run adaptive systems are analysed. It turns out that symbolic
approaches tends to dominate modeling and representations,
however, allowing adaptation of interfaces only to a very
limited extent. Some ideas to overcome current limitations
are discussed.


P.H. de Vries
Dept. of Psychology, University of Groningen, The Netherlands


For the processing of information in the brain a number of
specialized subsystems can be distinguished. For example, the
location of an object and its identity cannot be represented as
a fixed conjunction since it would require an implausibly large
number of conjunctions. The separate representation of
location and identity then requires a dynamic from of binding
so that objects and their locations can be directly coupled. It
will be argued that such a dynamic binding does not require a
general temporal encoding of each memory trace. Instead it
suffices that the brain generates a limited number temporal
firing patterns within a certain context. The hypotheses about
binding and their role in other cognitive processes such as
serial recall and the perception of letters and words will be
discussed on the basis of a conceptual network.
Each node in this network represents a memory trace which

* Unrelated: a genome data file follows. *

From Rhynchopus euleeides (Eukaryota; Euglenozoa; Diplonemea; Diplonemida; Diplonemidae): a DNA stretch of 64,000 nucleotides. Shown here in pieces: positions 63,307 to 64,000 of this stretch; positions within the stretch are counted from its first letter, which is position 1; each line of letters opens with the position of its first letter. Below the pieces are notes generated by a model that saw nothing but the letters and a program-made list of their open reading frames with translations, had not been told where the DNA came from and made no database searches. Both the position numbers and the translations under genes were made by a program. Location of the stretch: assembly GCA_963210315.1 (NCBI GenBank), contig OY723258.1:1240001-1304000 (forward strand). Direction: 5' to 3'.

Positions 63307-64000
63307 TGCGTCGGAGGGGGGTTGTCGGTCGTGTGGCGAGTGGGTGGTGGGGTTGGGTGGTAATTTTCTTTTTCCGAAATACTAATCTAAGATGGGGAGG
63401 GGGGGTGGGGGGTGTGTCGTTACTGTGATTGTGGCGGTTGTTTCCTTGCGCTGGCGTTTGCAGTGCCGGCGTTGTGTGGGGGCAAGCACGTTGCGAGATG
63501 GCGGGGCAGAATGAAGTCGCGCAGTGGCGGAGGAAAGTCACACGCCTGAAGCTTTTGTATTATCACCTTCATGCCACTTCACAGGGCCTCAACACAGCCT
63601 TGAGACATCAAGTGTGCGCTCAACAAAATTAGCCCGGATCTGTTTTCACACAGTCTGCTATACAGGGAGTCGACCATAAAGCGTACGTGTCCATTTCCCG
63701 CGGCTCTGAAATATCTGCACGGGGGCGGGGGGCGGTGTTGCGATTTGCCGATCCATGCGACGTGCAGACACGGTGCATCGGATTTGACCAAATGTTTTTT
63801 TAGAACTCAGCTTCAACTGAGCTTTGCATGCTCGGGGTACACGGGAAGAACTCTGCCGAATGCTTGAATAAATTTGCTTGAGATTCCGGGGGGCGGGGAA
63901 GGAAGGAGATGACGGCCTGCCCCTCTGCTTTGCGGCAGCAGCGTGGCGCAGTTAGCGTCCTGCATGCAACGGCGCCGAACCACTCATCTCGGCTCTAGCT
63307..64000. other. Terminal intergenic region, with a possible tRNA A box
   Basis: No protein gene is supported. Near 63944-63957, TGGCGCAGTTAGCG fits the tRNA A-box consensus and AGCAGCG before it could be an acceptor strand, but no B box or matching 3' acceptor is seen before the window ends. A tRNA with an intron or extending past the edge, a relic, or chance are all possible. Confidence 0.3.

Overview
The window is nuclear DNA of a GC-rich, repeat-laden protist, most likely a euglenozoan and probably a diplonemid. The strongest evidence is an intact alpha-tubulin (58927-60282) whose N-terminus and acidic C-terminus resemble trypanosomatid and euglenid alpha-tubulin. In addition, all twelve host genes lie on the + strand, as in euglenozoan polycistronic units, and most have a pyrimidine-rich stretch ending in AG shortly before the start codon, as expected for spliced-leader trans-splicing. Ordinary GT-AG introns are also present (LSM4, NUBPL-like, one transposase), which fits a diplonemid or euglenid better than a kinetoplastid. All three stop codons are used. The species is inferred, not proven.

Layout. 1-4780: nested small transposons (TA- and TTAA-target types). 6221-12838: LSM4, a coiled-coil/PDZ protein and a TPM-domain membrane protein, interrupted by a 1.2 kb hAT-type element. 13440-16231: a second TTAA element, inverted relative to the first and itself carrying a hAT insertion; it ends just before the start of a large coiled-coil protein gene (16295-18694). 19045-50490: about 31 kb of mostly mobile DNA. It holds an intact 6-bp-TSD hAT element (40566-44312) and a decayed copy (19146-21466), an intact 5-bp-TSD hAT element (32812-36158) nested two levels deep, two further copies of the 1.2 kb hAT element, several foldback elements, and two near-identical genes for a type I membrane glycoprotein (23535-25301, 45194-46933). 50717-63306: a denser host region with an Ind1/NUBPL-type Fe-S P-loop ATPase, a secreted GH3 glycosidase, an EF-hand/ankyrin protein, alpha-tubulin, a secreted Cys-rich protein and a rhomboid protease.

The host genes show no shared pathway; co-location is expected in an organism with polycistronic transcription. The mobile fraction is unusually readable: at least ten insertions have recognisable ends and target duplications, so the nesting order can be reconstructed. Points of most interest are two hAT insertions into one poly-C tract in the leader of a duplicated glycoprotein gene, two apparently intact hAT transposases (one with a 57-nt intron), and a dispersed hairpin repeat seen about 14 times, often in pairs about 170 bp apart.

is characterized by a critical threshold: when the activation in
a node exceeds this threshold it will autonomously grow to its
maximal value. Nodes active above the critical threshold are
assumed to be in short-term memory, whereas subthreshold
activity corresponds to priming or automatic processing.
Computer simulations of the network, illustrating the role of
binding and of the critical threshold will be described for the
distinction of the name and location of letters and of the
serial recall of a list of words. A newly conducted experiment
will be described.

P.H. de Vries
Dept. of Psychology, University of Groningen
Grote Kruisstraat 2/1, 9712 TS Groningen, The Netherlands
email: p.h.de.vries@ppsw.rug.nl
tel. +31 50 3636454 (6472), fax. +31 50 3636304

Reinder Wassenaar
Psychology, Groningen


Most theories and models of concepts claim that concepts are
represented as a set of characteristic features, but real
concepts, however, are much more dynamic and complex. An
important question is the representation of these features.
What is their relation to simple perceptual components and
how are the features learned? Studies suggest that this set
can be flexibly learned during a categorization task. It is
important to realize that most of the research in categorization
has been strongly influenced by simple stimuli-sets, e.g. the
so-called 5-4 set, first created by Medin and used by most of
the protagonists of the exemplar models of categorization.
Models usually simulate a particular aspect of the conceptual
system, and even about these models there is no strong consensus.
We should use data from other subfields of cognitive science
to get a better grasp of the complex conceptual system and try
to incorporate aspects like binding, combination of concepts,
and concept-interrelatedness into existing models.

ESSCS european society for the study of cognitive systems